A slightly filtered image of a small neighborhood street in Japan.

This is part of a series of short stories. To read them all, head here.

When the virus got especially bad, the city was completely locked down. People stopped leaving their houses, the shops closed, and the trains stopped running. Businesses were paused indefinitely, people worked from home, and in worst-case scenarios, makeshift dormitories and campsites were set up in facilities designated essential. The government introduced drone-delivered rations, and we were told not to leave our houses. A mist of quiet and fear settled over the country, the end of which felt very hazy.

During this time, I went on…


Fiction

A short story about online dating, or something like it, with a broken webcam

Abstract glitch colored in pink, yellow and blue background.
Abstract glitch colored in pink, yellow and blue background.

Yui twisted her webcam. “Can you see me?”

Osamu tapped his microphone. “Can you hear me?”

That was how they began each online rendezvous. It was funny — since they could clearly see and hear each other. Perhaps they just wanted to acknowledge each other’s existence, make sure they were physically there.

These internet meetings were virtually the same every time.

Until one day.

“What’s wrong?” Yui asked, leaning toward the webcam.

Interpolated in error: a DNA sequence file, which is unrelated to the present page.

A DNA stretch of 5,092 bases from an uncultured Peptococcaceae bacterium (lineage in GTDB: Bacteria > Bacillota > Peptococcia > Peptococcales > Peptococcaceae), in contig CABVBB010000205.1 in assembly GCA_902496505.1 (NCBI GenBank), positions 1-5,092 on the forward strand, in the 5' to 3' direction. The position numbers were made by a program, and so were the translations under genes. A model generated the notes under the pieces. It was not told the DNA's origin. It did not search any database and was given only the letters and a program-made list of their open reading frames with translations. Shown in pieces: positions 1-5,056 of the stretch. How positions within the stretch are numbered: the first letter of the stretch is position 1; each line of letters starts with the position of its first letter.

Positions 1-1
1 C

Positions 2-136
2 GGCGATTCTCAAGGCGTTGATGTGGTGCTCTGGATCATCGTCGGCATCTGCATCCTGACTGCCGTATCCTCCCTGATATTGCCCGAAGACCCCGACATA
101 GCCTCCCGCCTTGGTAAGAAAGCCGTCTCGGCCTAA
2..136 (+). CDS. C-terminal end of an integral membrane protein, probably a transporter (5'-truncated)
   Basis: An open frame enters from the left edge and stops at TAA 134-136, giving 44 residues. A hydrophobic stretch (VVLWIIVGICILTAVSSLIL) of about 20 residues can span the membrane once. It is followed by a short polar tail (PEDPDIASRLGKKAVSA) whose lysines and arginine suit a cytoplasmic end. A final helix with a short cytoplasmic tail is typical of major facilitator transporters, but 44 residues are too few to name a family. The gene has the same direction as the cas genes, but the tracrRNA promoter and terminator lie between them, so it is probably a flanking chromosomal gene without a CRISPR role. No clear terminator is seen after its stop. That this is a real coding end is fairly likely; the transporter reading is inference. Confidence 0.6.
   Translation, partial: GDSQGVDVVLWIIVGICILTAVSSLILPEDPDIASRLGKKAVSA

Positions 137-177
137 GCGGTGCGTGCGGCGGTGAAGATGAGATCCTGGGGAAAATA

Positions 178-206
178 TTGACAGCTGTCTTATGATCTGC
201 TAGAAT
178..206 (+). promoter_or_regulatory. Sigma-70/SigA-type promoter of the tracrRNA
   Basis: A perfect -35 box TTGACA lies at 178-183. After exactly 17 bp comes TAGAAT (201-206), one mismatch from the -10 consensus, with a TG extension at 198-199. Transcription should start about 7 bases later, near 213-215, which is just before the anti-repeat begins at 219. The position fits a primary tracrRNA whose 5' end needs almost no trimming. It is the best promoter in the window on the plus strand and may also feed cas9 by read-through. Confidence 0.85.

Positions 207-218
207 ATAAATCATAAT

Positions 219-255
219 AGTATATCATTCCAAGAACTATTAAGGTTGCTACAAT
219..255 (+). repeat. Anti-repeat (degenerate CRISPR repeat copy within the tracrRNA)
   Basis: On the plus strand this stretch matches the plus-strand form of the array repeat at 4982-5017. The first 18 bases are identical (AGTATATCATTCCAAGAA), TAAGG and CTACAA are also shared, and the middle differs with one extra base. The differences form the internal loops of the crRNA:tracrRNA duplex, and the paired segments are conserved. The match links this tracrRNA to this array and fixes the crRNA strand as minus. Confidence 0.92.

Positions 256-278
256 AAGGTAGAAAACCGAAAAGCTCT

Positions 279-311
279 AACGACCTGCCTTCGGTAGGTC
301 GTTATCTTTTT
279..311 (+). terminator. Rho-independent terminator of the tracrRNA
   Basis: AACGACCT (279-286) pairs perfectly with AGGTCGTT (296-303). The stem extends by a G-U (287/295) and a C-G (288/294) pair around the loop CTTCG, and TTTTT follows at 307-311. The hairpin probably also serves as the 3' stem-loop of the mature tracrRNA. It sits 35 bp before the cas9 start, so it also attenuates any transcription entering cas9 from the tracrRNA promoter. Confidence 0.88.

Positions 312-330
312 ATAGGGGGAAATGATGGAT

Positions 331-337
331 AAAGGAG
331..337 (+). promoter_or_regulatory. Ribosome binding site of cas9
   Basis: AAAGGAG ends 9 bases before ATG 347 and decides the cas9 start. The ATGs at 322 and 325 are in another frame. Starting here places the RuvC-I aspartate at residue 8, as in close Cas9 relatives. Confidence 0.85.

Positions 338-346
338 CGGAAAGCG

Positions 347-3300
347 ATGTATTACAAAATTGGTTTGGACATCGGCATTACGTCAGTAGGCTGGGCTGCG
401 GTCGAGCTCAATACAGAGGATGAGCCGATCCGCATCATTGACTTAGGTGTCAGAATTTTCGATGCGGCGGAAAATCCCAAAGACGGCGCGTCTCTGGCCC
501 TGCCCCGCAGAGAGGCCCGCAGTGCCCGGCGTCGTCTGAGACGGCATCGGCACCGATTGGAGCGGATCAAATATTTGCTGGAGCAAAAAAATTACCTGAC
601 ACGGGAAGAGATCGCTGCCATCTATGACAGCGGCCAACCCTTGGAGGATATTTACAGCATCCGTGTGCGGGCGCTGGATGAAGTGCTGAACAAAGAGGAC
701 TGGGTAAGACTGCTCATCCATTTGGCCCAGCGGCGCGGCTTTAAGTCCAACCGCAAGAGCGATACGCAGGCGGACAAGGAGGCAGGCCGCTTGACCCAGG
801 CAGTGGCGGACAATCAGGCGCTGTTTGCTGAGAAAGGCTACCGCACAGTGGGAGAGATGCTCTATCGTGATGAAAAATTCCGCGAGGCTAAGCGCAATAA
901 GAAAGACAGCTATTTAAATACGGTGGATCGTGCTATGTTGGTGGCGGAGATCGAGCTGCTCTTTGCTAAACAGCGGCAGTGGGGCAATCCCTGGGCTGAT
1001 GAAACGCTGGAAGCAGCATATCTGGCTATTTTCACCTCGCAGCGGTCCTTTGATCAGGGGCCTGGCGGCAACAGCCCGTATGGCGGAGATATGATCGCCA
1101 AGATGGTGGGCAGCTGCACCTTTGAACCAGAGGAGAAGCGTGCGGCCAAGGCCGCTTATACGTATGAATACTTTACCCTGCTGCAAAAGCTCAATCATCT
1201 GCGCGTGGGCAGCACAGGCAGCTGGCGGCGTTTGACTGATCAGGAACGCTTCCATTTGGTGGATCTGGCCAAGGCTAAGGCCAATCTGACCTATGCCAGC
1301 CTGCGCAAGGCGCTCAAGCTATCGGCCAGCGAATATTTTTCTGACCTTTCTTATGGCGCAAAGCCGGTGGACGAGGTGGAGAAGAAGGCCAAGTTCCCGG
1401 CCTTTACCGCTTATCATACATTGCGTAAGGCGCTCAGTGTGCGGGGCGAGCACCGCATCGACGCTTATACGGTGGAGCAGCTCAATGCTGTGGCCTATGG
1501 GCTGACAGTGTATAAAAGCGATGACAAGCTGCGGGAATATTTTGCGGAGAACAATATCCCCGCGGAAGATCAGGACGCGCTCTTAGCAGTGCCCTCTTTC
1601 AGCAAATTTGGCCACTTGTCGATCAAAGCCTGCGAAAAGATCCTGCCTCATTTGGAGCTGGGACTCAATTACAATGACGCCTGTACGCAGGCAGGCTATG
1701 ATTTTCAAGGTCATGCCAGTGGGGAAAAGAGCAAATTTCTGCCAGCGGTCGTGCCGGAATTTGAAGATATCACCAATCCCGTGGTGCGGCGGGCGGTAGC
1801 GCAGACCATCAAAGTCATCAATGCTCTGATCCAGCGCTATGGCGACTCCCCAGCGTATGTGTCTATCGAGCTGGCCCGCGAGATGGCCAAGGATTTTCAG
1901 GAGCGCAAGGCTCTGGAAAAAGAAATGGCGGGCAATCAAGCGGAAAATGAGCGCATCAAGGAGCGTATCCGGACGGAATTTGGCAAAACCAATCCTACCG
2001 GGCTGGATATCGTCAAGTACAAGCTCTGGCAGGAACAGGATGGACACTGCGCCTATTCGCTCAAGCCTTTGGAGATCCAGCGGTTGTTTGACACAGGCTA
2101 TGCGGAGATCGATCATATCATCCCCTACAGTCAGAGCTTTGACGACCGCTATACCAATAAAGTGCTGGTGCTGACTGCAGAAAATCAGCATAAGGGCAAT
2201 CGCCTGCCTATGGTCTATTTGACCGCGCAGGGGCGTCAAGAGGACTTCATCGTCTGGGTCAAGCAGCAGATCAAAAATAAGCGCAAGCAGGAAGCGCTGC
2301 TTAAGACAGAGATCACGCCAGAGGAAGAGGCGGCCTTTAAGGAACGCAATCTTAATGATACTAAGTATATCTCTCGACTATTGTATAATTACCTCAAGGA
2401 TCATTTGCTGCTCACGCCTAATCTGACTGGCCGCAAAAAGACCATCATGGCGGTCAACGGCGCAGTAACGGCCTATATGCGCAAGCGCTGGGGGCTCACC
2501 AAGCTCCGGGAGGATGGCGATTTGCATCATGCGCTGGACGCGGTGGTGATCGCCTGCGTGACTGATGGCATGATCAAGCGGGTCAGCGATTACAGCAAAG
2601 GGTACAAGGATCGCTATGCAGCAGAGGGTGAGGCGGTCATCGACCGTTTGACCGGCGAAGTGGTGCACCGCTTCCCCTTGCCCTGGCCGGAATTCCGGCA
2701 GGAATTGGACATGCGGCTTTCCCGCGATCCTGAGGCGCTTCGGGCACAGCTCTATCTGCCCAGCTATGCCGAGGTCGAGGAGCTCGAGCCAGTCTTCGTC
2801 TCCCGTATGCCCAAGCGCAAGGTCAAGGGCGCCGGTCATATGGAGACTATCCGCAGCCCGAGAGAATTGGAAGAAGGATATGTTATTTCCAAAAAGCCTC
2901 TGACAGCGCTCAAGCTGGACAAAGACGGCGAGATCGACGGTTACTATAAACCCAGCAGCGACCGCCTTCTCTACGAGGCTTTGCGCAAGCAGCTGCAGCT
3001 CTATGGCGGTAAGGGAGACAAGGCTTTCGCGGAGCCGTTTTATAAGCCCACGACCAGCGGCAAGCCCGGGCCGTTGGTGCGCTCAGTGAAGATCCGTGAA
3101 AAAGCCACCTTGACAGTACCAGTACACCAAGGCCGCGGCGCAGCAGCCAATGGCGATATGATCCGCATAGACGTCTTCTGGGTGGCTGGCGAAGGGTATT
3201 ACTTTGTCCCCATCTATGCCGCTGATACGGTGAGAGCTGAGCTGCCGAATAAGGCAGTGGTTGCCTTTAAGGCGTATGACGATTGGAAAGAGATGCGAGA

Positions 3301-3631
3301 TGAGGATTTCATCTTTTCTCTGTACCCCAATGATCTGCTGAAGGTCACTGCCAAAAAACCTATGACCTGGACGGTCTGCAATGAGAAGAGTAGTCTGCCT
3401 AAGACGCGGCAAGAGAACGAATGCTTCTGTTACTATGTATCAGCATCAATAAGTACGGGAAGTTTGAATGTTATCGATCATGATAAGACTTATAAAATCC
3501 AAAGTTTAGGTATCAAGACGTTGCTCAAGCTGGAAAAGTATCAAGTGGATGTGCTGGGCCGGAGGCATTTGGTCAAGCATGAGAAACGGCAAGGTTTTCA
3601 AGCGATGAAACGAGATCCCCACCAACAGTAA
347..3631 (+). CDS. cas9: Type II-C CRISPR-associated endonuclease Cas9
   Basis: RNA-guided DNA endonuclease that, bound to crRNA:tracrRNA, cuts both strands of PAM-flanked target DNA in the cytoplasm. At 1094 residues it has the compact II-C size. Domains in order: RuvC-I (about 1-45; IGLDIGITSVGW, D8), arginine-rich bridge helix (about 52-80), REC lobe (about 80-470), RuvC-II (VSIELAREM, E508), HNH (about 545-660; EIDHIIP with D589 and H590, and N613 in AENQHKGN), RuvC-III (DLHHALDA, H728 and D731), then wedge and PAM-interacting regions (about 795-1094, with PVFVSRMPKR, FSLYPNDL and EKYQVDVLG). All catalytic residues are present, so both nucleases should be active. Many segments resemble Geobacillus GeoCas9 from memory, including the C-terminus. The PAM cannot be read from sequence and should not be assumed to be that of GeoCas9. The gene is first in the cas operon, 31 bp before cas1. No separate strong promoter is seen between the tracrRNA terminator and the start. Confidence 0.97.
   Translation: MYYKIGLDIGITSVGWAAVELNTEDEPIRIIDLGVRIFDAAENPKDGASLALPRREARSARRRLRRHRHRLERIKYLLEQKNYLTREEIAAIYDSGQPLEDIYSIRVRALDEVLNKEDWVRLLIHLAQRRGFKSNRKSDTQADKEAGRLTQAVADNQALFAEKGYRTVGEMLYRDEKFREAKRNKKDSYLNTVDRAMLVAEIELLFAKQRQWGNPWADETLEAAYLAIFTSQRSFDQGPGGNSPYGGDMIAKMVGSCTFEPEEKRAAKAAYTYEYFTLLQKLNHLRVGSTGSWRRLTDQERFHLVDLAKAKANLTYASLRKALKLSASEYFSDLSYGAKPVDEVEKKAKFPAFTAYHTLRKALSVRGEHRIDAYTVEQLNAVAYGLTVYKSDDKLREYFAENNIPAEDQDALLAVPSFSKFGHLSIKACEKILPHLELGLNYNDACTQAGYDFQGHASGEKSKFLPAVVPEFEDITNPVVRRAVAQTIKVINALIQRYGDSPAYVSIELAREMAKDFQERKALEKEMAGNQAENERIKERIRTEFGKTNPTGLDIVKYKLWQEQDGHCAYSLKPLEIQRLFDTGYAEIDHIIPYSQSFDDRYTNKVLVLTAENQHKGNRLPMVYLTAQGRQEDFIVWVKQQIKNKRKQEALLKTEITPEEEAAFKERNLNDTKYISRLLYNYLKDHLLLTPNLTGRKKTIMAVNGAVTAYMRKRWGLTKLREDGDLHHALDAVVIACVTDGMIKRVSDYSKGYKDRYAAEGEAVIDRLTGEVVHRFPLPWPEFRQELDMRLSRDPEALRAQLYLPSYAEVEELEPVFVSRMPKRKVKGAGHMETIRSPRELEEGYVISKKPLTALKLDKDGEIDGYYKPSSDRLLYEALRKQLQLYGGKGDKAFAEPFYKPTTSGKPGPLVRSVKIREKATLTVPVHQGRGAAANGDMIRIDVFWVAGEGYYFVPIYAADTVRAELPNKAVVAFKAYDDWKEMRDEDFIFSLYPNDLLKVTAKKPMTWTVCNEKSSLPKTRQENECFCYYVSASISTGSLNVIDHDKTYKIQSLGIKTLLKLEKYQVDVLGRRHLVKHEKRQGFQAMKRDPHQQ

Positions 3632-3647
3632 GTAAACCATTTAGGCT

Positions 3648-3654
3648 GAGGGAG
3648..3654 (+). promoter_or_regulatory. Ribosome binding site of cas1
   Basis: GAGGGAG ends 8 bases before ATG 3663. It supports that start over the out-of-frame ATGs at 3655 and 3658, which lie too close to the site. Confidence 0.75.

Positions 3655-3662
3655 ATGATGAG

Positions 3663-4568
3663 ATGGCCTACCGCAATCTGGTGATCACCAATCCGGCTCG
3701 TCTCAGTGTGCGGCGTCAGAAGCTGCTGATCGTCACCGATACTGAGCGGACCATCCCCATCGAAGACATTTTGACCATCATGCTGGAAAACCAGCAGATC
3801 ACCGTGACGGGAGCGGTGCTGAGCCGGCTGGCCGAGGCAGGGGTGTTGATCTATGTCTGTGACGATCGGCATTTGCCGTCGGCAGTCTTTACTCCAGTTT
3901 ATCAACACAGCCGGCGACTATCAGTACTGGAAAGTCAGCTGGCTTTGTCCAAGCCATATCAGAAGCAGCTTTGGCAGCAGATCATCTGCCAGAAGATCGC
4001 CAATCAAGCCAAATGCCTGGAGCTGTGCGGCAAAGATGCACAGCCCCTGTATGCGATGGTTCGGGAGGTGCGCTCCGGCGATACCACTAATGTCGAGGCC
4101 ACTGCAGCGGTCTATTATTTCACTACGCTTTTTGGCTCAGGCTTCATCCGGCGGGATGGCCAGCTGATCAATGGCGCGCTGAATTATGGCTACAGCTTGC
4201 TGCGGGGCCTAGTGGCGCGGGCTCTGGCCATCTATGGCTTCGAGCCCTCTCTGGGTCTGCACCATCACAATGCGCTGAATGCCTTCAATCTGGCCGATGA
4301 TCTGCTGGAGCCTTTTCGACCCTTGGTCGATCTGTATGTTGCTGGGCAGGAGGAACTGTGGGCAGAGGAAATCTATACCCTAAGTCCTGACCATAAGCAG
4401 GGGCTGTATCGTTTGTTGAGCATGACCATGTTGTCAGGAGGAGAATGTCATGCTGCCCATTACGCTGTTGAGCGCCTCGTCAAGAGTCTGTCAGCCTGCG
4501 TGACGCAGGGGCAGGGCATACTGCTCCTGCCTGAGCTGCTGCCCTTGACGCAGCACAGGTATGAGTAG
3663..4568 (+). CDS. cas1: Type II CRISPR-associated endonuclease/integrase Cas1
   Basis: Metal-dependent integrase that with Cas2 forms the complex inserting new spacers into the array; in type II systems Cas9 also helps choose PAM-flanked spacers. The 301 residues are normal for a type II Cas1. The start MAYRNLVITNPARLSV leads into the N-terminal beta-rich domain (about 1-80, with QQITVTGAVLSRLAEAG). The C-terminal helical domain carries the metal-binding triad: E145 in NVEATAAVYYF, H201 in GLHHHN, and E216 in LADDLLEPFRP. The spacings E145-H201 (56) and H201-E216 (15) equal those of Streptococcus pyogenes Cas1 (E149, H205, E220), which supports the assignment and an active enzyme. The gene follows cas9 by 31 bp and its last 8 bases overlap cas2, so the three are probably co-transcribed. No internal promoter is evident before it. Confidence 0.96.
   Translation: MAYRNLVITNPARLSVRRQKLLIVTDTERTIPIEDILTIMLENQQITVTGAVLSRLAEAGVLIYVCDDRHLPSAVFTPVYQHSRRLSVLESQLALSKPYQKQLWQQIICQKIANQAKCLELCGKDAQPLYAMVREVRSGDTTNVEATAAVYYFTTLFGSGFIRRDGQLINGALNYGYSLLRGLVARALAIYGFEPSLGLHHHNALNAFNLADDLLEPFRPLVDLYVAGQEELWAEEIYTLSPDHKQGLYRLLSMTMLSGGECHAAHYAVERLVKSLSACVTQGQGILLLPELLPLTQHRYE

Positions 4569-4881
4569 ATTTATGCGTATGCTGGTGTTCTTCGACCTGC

Osamu lifted his mouse. “I think this is broken.”

“The batteries died?”

“It’s not wireless.”

“Maybe try unplugging and replugging it?”

Osamu did as he was told. …


Fiction

What do you call a woman who loses a child?

I want to die somewhere beautiful, I texted him. That would do the job. I called out of work sick and packed, in five minutes, for anywhere-in-November-USA. I got in the car with my dog, Lupita, and decided to drive until I saw something beautiful enough that was either worthy of dying under, or profound enough to convince me to stay alive. That’s the story. That was something you got up and chased someone after. But he didn’t. Instead, he threatened to call my parents from his office, and they would call the police, who would put me on a…


Fiction

A story about two teens, a disappearance, and a town where nothing ever happens

Cross-section of grass under a cloudy sky.
Cross-section of grass under a cloudy sky.

I had just slipped out of the sliding glass doors in the kitchen when Karina rounded the corner too quickly. Me, sweaty palms and sticky thighs, the smell of outside already beginning to imprint its scent onto my skin in the moments before day turned into night, making my way to the narrow walking path in the cornfields behind the apartments. And her, new boobs barely hidden by a giant faded purple T-shirt and gapped teeth, a waft of shoplifted Gap Dream and cheap cigarettes making her presence known just a few seconds before we almost collided.

“Hey!”

She didn’t…


Fiction

Parents aren’t perfect. And neither are children.

Closeup of young girl’s eye with concentric circles pattern.
Closeup of young girl’s eye with concentric circles pattern.

One of Mai’s greatest fears was to have a child with a birth defect — a cleft lip, Down syndrome. She never expected to suffer the opposite predicament.

The birth of her baby, Ami, went without complications. She was cleaned by the midwife, wrapped in a blanket, and placed in Mai’s arms. This was, no doubt, the happiest day of Mai’s life; she was cradling someone who’d been inside her. Someone who’d been part of her body. Someone she’d been eager to meet for eight months.

This marvelous moment was disrupted by an observation: Ami was watching her. It wasn’t…

Human Parts

A publication from Medium about humanity: yours, mine, and ours.